And sandwiched in between all of that was Jimi Hendrix. He was a Vietnam vet, too. 101st Airborne Division. A bad-ass outfit, no slackers there. If you weren’t smart and hip, you couldn’t cut it. I trained for and was assigned to the 101st, but was attached to the First Cavalry Division, the “Air Cav.” Served as a Cavalry Scout. And to this day, the sweetest music I’ve ever heard was the sound of “Purple Haze” blasting above the thud of the Huey rotors swooping in to pluck our sorry asses up and away from almost-certain death. “Sometimes I was in such a bad head about it I thought the dead had only been spared a great deal of pain.” But the songs of that time, the ones I heard, also left a major impression on me: Cream; Arlo Guthrie; Janice Joplin; Aretha.

Several years later my son died. Out of respect for his mother, I will say no more than to acknowledge the fact. And I drank in the music of that time like one lost without water in the desert for too long. And after that I just let the music flood over me, lift me and carry me across the years and the miles to that point in space and time where everything is connected. And it’s the connection that’s important—that’s what the art is—not the music itself.

Stephen Nachmanovitch wrote, “The creative process is a spiritual path. This adventure is about us, about deep self, the composer in all of us, about originality, meaning that which is not all new, but that which is fully and originally ourselves.” Do you agree?

Lablanc: After my son died I went to the DIA [Detroit Institute of Art] to kill some time between classes at Wayne State. There was a Rembrandt exhibition and I had only seen prints and photos of his work in books, so I decided to check it out. It was a bitterly cold early February afternoon and few people were there. To view the paintings, one had to walk down a long, canopied tunnel, like those ones these set up for kids to see Santa or the Easter Bunny. I made a turn and came face-to-face with the painting of a man that almost seemed alive. It wasn’t the result of Rembrandt’s imitative skills; he had captured the spirit, the soul of this man so completely that it translated and touched something in me hundreds of years later.

That was the first time that I really understood what art was—the ability to convey the Universal human experience through a physical medium. His work, his art still establishes that connection hundreds of years after his death. That’s the test. And it’s as simple, and as difficult, as simply portraying the truth in all of us that makes us human.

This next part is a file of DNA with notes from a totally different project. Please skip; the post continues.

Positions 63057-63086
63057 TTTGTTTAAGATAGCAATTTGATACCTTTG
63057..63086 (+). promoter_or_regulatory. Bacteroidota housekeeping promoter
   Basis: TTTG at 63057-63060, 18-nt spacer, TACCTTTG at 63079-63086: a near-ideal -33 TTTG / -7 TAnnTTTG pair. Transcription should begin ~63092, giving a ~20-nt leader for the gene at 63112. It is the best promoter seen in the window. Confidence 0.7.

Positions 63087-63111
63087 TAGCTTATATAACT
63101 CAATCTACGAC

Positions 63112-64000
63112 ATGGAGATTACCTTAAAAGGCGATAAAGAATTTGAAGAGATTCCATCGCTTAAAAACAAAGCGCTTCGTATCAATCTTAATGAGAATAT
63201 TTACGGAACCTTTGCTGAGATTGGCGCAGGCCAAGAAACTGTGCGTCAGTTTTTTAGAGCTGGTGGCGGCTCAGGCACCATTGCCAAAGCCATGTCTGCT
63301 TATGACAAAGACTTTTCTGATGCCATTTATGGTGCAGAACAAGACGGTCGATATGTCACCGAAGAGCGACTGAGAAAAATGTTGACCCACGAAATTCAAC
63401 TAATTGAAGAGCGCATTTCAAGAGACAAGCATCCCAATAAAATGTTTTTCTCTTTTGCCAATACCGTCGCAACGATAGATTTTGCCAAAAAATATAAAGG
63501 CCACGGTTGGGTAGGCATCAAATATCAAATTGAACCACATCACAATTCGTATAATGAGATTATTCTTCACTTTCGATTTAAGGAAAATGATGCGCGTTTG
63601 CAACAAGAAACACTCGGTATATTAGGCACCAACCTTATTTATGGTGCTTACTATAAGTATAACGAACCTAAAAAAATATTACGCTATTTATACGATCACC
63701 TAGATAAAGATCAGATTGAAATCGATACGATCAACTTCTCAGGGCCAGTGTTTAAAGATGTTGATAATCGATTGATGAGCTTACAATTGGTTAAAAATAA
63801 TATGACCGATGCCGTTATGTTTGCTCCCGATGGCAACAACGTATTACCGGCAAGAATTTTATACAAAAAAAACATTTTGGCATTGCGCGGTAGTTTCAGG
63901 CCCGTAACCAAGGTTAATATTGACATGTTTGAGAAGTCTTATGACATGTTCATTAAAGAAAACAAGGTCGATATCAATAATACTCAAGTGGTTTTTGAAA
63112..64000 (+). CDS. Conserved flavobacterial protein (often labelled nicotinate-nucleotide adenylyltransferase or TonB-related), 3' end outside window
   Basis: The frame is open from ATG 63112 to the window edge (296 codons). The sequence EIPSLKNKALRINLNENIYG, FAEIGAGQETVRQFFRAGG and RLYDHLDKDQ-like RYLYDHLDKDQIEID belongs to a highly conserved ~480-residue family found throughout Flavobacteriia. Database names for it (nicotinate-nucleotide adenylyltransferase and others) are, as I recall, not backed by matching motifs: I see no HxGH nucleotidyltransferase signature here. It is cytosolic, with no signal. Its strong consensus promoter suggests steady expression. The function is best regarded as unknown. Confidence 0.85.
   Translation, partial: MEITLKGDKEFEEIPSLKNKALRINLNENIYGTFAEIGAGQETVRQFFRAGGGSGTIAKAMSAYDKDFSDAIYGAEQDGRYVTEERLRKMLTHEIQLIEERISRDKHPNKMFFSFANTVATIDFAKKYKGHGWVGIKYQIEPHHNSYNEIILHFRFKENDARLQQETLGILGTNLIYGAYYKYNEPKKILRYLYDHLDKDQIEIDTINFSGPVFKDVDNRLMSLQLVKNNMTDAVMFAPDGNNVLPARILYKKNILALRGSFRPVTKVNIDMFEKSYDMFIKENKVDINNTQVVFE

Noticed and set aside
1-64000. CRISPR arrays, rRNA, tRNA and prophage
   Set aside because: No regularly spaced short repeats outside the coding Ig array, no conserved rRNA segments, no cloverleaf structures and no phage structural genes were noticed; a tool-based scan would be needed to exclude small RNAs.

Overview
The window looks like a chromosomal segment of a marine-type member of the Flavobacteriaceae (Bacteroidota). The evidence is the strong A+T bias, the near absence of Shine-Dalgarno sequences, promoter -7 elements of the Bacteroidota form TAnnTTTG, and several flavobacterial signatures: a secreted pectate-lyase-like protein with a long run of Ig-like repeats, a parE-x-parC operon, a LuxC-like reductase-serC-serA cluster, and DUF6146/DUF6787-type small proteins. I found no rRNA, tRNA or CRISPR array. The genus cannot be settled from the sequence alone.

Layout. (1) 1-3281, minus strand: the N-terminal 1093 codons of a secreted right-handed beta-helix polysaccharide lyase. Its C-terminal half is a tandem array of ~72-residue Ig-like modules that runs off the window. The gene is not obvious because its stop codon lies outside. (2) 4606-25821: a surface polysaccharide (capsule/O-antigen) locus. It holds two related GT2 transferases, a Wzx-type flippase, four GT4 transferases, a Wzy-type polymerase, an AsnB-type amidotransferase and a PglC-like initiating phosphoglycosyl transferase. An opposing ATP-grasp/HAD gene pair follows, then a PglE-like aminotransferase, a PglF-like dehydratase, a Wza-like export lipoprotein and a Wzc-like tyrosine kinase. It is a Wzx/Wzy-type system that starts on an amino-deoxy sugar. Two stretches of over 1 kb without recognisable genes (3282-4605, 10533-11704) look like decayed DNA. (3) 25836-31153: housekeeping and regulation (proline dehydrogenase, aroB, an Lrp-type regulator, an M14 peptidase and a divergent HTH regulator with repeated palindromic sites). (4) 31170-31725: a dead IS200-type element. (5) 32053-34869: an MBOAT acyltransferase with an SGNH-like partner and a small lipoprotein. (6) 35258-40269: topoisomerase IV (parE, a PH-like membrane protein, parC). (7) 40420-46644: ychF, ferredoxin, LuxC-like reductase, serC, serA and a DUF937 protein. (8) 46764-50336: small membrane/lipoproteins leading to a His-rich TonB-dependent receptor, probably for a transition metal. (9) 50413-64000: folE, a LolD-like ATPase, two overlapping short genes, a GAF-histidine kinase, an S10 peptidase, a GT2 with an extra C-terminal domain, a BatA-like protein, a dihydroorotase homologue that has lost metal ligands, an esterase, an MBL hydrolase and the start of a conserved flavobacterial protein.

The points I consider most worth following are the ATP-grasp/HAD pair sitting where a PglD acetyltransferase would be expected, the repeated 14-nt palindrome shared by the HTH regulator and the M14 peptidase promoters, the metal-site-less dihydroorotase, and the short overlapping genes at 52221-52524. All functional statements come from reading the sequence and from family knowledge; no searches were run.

DJ Luna: Yes. It’s a beautiful thing when music & art merge with spirit to create a new vibe. The end product is my mix, my connection with Spirit … with my crowd. It’s a pretty powerful link.

Patty Boss: The creative process is a conversation with others. It is praising god with joy. It is listening and mirroring or transmitting what you have been shown. Or it’s just collecting music reverberating for years in the air, like a satellite dish—the collective unconscious. I think that what is original, though, are the inundations that we affect it with, even when playing one note with one finger, or one tone with one voice. The originality is in our unique combination. It’s the overtone series multiplied with softness followed by a loud punctuated chord. It takes no talent but much of a listening to yourself when playing one single note, possibly over and over. And if you can let the single chosen note explain to the world a little about how you feel, that is all there is to know. It can expand from there.

Lolo: Oh, I agree wholeheartedly, which is why it’s so frustrating not to be fluent in what I’ve chosen as my instrument of expression. But it’s also the journey to fluency that’s the spiritual part of it. In my opinion, nobody got this better than John Coltrane. That man’s music was all about spirit, and he was willing to roll with it no matter where it took him. The blues artists have this expression, “going deep in the shed.” It’s like when sometimes you hit that wall of lack of inspiration, you have turn inside yourself rather than looking for it outside yourself. They go into lockdown mode until they can articulate to themselves what it is that needs to be expressed and then they work on expressing it. You can’t get more spiritually deep than that in terms of finding/being your original self.

I also like Nachmanovitch’s quote because he distinguishes between originality and original self. Music has ostensibly been around as long as the world has existed. It’d be ludicrous to think that one can ever put together a string of notes or chords that have never been put together before; but on the level of being an individual in a sea of sentient beings, your expression may have similarity to my expression and still be original. I might “invent” something that later I realize sounds like a riff from another song that I obviously didn’t intend to copy, but if it’s a genuine self-expression than it’s original.